This year Breaking More Waves blog was invited by the BBC to vote on the BBC Sound Of 2010 list, which was published earlier this week. Considering that the blog in this format has only been seriously operating for just over a year, this was a pretty big honour, effectively the BBC recognising Breaking More Waves as having some degree of expertise in new music. Of course when it comes to views on music, opinions are always going to be subjective, but it's nice to see that someone appreciates your views. It seems that this year the BBC asked a greater number of music blogs to participate in the voting, recognising the ever increasing value of the format in identifying and promoting new music. Of the blogs that voted, I can recommend every one of them, do check them out. The full list of voters is here.
One of the misconceptions about the BBC Sound Of list is that the voters are asked to pick who they think will be ‘the next big thing’ in the future year. Articles such as this written by the editor of Drowned In Sound, who is on the voting panel, bolster the misconception. Yet instructions issued to those who are entitled to vote from the BBC are very clear. They ask voters to vote for three new acts who they consider to be the best and most exciting new act, irrespective of record deal or marketing campaign. One also cannot vote for X Factor type contestants, soap stars, friends or relatives.
In fact there are many misconceptions about the BBC Sound of List. One only has to read some of the comments placed on the BBC’s ‘Have Your Say’ section of their website here since the publication of this years list to see this. The number of negative comments are startling, ranging from the totally blinkered to the uninformed. However amongst them it is good to see the odd ray of positivity such as Andy from Romsey who says "I must say I am astonished at the level of hostility on this board. Well OK, I did expect it from the any-music-since-1980-is-awful brigade, but all the criticism of the BBC and the record industry for "telling us what to think" seems ridiculous to me. No one forces you to look at the list!I for one greatly enjoy these lists each year, picked by people who know the industry inside-out, and find that I am introduced to some great new artists that I hadn't previously heard of. Well done BBC." Well said Andy.
Ultimately the BBC Sound Of list intends to promote what music ‘tastemakers’ (and we use the word tastemakers reservedly as we are not so egotistical to think that this blog forms peoples tastes, but hopefully it does push them onwards to explore some of the bands we feature) consider to be the best new music out there, irrespective of if it is the next big thing or not. If it fulfils that ideal is somewhat arguable. As Sean Adams of Drowned in Sound correctly identifies in his article we linked above, the list is nearly always full of acts who have major label backing, despite the request to consider artists irrespective of record deal. However look carefully at this years list and there a few artists who have not got such backing in the bag.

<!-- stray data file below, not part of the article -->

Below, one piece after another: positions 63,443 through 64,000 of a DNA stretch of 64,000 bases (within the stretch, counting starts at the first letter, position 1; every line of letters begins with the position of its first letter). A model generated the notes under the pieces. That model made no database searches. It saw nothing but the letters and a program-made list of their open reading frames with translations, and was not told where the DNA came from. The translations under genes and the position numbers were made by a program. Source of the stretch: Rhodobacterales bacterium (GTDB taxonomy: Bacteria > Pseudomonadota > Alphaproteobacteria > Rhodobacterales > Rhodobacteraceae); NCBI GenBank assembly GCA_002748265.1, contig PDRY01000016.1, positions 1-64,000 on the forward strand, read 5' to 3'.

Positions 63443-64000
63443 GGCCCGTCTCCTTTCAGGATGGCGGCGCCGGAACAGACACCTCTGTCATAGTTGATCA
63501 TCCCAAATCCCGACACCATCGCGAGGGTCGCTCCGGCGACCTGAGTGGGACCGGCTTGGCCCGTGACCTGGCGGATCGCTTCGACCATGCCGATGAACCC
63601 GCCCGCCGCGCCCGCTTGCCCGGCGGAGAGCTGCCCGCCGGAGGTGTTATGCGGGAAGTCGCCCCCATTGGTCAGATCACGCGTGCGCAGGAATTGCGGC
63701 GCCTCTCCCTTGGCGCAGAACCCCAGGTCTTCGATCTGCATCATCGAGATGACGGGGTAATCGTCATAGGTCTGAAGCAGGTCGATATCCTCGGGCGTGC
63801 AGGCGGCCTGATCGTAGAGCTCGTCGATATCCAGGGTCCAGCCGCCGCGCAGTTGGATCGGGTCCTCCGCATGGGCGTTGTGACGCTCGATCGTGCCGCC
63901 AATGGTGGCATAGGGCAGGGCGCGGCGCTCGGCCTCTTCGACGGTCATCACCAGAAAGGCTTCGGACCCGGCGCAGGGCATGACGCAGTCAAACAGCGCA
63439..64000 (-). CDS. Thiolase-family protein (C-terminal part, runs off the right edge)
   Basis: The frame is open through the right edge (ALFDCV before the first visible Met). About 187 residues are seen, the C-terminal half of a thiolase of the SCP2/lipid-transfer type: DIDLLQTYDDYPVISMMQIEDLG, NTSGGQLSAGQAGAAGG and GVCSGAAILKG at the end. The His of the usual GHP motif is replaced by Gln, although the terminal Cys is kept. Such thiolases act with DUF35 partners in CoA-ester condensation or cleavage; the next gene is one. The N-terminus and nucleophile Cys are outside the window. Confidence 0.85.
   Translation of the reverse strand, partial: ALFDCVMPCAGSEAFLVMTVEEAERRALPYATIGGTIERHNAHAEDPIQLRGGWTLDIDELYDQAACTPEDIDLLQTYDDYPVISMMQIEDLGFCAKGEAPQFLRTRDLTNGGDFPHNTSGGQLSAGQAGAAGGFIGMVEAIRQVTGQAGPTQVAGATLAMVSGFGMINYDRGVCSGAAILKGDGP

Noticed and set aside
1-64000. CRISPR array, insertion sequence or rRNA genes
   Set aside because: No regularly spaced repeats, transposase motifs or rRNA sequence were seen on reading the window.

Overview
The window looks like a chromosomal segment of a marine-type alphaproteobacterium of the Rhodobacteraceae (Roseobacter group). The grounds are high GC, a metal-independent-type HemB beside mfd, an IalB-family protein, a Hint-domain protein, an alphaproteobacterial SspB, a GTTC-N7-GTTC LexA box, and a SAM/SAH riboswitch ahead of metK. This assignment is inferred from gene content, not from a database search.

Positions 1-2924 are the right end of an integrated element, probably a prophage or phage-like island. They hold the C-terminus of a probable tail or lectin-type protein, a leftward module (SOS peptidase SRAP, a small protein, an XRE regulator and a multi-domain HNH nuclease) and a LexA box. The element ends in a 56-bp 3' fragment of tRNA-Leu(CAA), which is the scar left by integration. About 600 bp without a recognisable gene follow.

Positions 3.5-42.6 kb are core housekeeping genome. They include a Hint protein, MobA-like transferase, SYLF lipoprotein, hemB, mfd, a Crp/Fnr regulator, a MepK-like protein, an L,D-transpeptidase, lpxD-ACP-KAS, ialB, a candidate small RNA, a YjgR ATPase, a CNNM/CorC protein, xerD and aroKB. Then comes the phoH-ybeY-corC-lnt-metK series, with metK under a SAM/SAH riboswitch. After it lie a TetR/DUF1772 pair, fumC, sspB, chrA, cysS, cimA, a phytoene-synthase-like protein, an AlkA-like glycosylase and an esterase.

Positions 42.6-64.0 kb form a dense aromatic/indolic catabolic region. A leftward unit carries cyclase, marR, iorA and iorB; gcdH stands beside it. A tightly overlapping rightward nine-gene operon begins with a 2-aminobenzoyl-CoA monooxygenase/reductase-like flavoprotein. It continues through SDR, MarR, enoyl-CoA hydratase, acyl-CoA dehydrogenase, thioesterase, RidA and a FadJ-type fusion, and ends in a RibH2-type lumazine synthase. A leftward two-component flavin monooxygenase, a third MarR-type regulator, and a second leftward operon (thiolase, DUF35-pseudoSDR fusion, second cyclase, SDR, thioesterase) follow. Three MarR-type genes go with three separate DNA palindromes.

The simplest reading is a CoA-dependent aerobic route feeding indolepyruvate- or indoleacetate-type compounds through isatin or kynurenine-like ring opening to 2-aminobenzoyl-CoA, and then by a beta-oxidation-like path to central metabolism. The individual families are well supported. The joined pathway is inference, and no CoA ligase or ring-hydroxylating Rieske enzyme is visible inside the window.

Of course the irony is that the artists who come top of the list, when the short list is published in the new year, are then more likely to become the ‘next big thing’, even if they weren’t before the list is published. However is that such a bad thing if a collective of individuals, who are considered supposed experts in their field have voted for the artists they really believe are the best. Maybe this is a good thing for great new music ? Well, that’s the theory anyway, and given that in the current climate where unless you’ve appeared on X Factor or Britain’s Got Talent your chance of gaining mainstream exposure is very limited, any chance to get your music heard has to be of some value. Doesn’t it ? Well possibly. For a relatively small indie act such as Everything Everything, getting a nomination on the list probably provides more exposure than they have ever had, and will lead to further bookings for shows and festivals for example. Of course over exposure can also lead to dangerous levels of expectation and cynicism. We have written before here about the dangers of expectation that the BBC Sound Of list can possibly create. However throwing cynicism aside, we would rather hear the likes of Stornoway and Marina and The Diamonds, both on this years long list on the radio than Jedward or Susan Boyle thank you very much. The BBC Sound Of list may not be perfect, but ultimately it is a good way of showcasing new acts to the public.